Veteran left-handed bat adds depth; Peguero designated for assigment
By Ian Browne and Aaron Leibowitz
BOSTON -- Outfielder Alejandro De Aza, whom the Red Sox acquired from Baltimore on Wednesday in exchange for Minor League right-hander Joe Gunkel, joined the team at Fenway Park on Thursday for the finale of a four-game set against the Twins.
The 31-year-old is expected to provide outfield depth and a left-handed bat off the bench with Daniel Nava (left thumb strain) and Shane Victorino (left calf strain) on the disabled list. To make room on the 40-man roster for De Aza, right-hander Brandon Workman was transferred to the 60-day disabled list. Outfielder Carlos Peguero was designated for assignment to open a spot on the Major League roster for De Aza.
"He's got versatility to play all three [outfield positions]," manager John Farrell said of De Aza. "With three right-handed-hitting outfielders, we've got a chance to get him in the mix. He'll come off the bench initially."
"Has not swung a bat yet," Farrell said of Nava. "The MRI confirmed that there's a contusion in the muscle in the left hand that's up from the thumb, toward the palm area. I don't know what the exact muscle it is, but there's inflammation that's going on there that they're still trying to calm down and heal, so he's going through treatments and strengthening. I don't have a date to put a bat back in his hand yet.
"Our goal is to get every player healthy, and that's just not singling out Daniel in this case. We've got to get 'Vic' healthy, we've got to get him back. The sooner we can do that, maybe we have a chance for more decisions or options available to us. But we didn't find anything out in the exam that would say, 'This is going to be longer than first thought and that's why we need another outfielder.'"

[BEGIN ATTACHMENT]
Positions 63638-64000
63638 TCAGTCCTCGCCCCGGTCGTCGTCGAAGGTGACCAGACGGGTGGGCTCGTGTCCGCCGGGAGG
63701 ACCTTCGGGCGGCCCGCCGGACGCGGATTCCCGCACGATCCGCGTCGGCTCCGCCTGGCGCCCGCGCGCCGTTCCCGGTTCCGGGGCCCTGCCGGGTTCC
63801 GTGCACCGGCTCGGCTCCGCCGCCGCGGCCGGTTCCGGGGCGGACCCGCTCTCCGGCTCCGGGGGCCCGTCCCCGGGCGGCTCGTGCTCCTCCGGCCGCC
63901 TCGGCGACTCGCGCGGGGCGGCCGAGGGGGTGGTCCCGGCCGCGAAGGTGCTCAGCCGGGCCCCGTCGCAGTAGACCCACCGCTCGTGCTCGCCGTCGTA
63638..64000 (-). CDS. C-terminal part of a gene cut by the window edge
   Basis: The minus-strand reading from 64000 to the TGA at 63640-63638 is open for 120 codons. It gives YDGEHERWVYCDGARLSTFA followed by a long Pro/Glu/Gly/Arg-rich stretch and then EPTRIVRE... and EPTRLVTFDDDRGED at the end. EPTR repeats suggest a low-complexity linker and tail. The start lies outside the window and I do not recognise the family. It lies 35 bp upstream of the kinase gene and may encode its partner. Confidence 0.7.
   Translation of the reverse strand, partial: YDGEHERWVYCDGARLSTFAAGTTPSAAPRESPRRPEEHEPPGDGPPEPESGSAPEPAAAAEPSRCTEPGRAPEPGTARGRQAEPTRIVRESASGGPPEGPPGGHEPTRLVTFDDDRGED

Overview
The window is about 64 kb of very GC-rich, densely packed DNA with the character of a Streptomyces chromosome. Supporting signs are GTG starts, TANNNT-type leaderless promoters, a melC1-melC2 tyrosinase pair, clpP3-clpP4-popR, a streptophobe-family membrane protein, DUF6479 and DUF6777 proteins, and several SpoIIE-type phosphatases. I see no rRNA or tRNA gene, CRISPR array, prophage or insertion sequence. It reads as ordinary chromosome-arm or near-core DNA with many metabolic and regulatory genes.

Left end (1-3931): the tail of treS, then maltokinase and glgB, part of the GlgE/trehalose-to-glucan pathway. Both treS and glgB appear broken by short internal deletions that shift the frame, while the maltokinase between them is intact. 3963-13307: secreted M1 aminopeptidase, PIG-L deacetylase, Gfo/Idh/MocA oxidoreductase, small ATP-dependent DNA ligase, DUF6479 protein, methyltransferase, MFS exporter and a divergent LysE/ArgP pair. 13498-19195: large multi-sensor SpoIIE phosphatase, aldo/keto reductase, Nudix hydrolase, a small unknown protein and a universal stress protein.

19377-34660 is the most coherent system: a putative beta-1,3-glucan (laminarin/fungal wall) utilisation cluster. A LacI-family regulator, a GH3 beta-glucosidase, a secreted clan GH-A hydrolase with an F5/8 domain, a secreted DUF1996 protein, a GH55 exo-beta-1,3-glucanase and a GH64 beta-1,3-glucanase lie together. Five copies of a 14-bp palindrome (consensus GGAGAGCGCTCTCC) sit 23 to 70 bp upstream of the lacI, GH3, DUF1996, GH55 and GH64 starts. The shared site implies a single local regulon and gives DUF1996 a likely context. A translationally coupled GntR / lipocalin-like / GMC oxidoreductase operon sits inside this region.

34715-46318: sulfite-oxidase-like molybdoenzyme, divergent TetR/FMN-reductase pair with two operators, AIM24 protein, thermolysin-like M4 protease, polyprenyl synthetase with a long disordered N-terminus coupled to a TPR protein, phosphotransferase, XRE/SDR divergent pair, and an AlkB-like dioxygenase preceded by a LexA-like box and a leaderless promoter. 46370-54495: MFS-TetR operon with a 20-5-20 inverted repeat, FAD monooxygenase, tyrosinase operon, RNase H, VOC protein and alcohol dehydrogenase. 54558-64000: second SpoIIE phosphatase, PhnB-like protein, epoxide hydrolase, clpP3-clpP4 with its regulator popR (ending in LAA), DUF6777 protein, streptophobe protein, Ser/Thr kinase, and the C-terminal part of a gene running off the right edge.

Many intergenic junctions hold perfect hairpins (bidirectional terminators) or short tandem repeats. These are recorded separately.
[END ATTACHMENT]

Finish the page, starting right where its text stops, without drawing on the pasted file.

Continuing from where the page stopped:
Farrell suggested that De Aza's presence would also allow him to give Mookie Betts and Rusney Castillo more regular rest. Betts was batting seventh for a second straight game Thursday, and Castillo continues to struggle out of the No. 9 spot.
"Alejandro gives us the ability to rotate through all three outfield positions," Farrell said.
De Aza was designated for assignment by the Orioles on May 27 after he hit .214 with a .636 on-base plus slugging percentage in 30 games this season.
After learning he had been designated, De Aza went home to the Dominican Republic to see family and work out. Now he hopes to produce like he did at the end of 2014, when he hit .293 with three home runs and an .877 OPS in 20 games with Baltimore before hitting .333 in six postseason games.
"I think I know what I have to do," De Aza said. "Try to stay more on the ball. Don't pull off. I was pulling off too much in the past month or two months."
Asked how long it will take him to get game-ready after eight days without seeing big league pitching, De Aza said he is ready.
For his career, De Aza has slashed .265/.328/.401 with 41 home runs and 81 stolen bases in 596 games. He has averaged 19 steals over the past four seasons.
"They know what I'm capable of doing," he said. "I'm just going to try to grind and play the best I can to help the team win."
De Aza also noted he has a great relationship with Hanley Ramirez, his former teammate with the Marlins, which should help ease his transition in a Red Sox uniform.
De Aza, 31, has played for the Marlins, White Sox and Orioles during his big league career. He was originally signed by the Dodgers in 2001 and selected by the Marlins in the 2004 Rule 5 Draft. De Aza was claimed off waivers in 2009 by the White Sox.
Gunkel, 23, was ranked as Boston's No. 30 prospect, according to MLBPipeline.com. He was 2-1 with a 3.93 ERA in four games (three starts) with Double-A Portland.
Ian Browne is a reporter for MLB.com. Read his blog, Brownie Points, and follow him on Twitter @IanMBrowne. Aaron Leibowitz is a contributor to MLB.com. This story was not subject to the approval of Major League Baseball or its clubs.